冯孝周; 马晓丽

    2015-01-01

    讨论一类带有Beddington‐DeAngelis型功能反应函数的非均匀恒化器模型解的存在性及稳定性。首先利用上下解方法与极值原理得到恒化器模型的先验估计,然后利用非线性系统的局部分歧理论得到了恒化器模型正解的局部存在性,并且利用特征值扰动理论得到了局部分歧解的稳定性。%A competition model between plasmid‐bearing and plasmid‐free organisms in the un‐stirred chemostat is researched .Firstly ,a priori estimation was obtained by use of upper and lower solution method and the maximum principle .Secondly ,existence of local bifurcation so‐lutions on the system was determined by bifurcation theory .Moreover ,the stability of bifurca‐tion solutions was obtained by the eigenvalue perturbation technique .

  6. Experiments to Understand HPC Time to Development (Final report for Department of Energy contract DE-FG02-04ER25633) Report DOE/ER/25633-1

    Energy Technology Data Exchange (ETDEWEB)

    Basili, Victor, R.; Zelkowitz, Marvin, V.

    2007-11-14

    In order to understand how high performance computing (HPC) programs are developed, a series of experiments, using students in graduate level HPC classes and various research centers, were conducted at various locations in the US. In this report, we discuss this research, give some of the early results of those experiments, and describe a web-based Experiment Manager we are developing that allows us to run studies more easily and consistently at universities and laboratories, allowing us to generate results that more accurately reflect the process of building HPC programs.

  7. Selected problems in nuclear/high energy physics: Experimental hypernuclear physics, muon rare decay, and development of new detector system applicable to nuclear/high energy physics experiments. Final close-out report, June 1, 1994--May 31, 1997

    International Nuclear Information System (INIS)

    Under this DOE funding, the experimental program described in this report now consists of two major approved experiments at Jlab: Investigation of the Spin Dependence of the Effective AN interaction in p Shell (E89-009) which is tentatively scheduled to be completed in the fall of 1999 and Direct measurement of the Lifetime of the Heavy Λ-Hypernuclei at CEBAF (E95-002) which will be run in parasitic mode with E89-009. Also, a new experiment (E97-008) which attempts a directly observation of the spin-orbital splitting in the higher orbits with medium heavy targets was proposed and conditionally approved by Jlab PAC-12 in 1997. The condition for this experiment is simply to run E89-009 first and study the best possible energy resolution. The experimental group at Hampton University has played a leadership role in the development and preparation of these experiments. The Principal Investigator (PI) of this grant is spokesperson and acting program coordinator for all three experiments. Establishment of Jlab experiments is the group's main focus. In addition as originally proposed in the grant proposal, the group also contributed in completing the MEGA experiment at LAMPF. The detector development program established in the NuHEP Center has successfully constructed a large active area Lucite detector which uses a total internal reflection technique as a part of the kaon identification system for the Jlab Hall C SOS spectrometer. Its application in the first two experiments using the (e,e'K) reaction, E91-16 and E93-18 in 1996, has proved its effectiveness to reject the proton background both on-line and off-line. The author continued the program to develop new techniques and equipment associated with the Jlab experiments and possible future experiments at different national laboratories. This new work included developing: (1) a fission fragment detector with excellent timing and position resolution for the lifetime measurement of heavy hypernuclei and (2) new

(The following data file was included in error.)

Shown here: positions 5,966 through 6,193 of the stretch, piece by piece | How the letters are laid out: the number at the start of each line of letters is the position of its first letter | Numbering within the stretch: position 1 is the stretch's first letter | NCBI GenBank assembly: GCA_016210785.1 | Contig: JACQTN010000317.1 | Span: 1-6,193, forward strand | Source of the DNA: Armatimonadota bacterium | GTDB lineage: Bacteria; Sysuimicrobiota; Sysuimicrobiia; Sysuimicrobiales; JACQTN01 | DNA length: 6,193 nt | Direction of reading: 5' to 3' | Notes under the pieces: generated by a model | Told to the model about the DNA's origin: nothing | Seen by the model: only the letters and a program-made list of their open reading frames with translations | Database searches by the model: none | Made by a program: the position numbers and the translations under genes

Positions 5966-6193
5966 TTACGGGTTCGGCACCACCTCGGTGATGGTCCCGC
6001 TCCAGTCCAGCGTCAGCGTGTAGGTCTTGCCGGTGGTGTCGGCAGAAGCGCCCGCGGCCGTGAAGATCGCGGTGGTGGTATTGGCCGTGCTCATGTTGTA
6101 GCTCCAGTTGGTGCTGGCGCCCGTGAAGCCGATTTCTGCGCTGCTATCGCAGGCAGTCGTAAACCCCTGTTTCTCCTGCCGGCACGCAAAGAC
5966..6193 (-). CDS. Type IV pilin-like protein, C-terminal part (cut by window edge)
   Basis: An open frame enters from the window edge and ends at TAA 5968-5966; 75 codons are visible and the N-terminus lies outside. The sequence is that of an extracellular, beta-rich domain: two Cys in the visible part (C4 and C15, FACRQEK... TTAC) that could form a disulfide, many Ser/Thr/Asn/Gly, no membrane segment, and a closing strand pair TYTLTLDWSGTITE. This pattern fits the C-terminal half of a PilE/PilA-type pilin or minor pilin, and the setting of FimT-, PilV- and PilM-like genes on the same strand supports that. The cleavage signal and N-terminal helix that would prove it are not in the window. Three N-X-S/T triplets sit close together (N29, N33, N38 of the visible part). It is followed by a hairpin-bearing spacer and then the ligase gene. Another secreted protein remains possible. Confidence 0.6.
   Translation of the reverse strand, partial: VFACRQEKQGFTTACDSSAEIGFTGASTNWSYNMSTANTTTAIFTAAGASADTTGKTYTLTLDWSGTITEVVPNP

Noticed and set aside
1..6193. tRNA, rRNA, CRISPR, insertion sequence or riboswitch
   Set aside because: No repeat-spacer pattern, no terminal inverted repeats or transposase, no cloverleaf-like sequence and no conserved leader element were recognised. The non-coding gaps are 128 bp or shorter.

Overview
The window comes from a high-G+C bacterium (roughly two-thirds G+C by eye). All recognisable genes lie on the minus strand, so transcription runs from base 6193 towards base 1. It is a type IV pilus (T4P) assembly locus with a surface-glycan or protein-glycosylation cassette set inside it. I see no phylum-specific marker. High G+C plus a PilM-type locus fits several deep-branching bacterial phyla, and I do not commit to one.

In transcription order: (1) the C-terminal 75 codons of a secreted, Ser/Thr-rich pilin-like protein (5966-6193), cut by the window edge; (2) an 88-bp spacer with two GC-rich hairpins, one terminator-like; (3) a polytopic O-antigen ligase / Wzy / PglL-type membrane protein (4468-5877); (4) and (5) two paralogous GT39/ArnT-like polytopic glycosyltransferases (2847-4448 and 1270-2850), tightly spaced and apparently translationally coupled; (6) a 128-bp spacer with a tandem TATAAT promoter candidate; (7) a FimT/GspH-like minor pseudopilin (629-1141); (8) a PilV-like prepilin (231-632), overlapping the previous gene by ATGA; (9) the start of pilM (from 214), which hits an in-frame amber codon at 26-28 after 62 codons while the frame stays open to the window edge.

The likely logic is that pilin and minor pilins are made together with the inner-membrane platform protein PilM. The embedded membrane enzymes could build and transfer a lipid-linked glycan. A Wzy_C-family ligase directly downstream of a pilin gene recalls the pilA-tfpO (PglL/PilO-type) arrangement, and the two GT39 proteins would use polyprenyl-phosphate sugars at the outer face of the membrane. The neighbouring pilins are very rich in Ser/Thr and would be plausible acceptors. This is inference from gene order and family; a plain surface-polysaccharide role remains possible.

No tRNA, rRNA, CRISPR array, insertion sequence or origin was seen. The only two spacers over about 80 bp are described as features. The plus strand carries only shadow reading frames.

8. Final Technical Report

    Energy Technology Data Exchange (ETDEWEB)

    Alexander Fridman

    2005-06-01

    This DOE project DE-FC36-04GO14052 ''Plasma Pilot Plant Test for Treating VOC Emissions from Wood Products Plants'' was conducted by Drexel University in cooperation with Georgia-Pacific (G-P) and Kurchatov Institute (KI). The objective of this project was to test the Plasma Pilot Plant capabilities in wood industry. The final goal of the project was to replace the current state-of-the-art, regenerative thermal oxidation (RTO) technology by Low-Temperature Plasma Technology (LTPT) in paper and wood industry for Volatile Organic Components (VOC) destruction in High Volume Low Concentration (HVLC) vent emissions. MetPro Corporation joined the team as an industrial partner from the environmental control business and a potential leader for commercialization. Concurrent Technology Corporation (CTC) has a separate contract with DOE for this technology evaluation. They prepared questionnaires for comparison of this technology and RTO, and made this comparison. These data are presented in this report along with the description of the technology itself. Experiments with the pilot plant were performed with average plasma power up to 3.6 kW. Different design of the laboratory and pilot plant pulsed coronas, as well as different analytical methods revealed many new peculiarities of the VOC abatement process. The work reported herein describes the experimental results for the VOCs removal efficiency with respect to energy consumption, residence time, water effect and initial concentration.

  9. Cassini's Grand Finale: The Final Orbits

    Science.gov (United States)

    Spilker, Linda; Edgington, Scott

    2016-04-01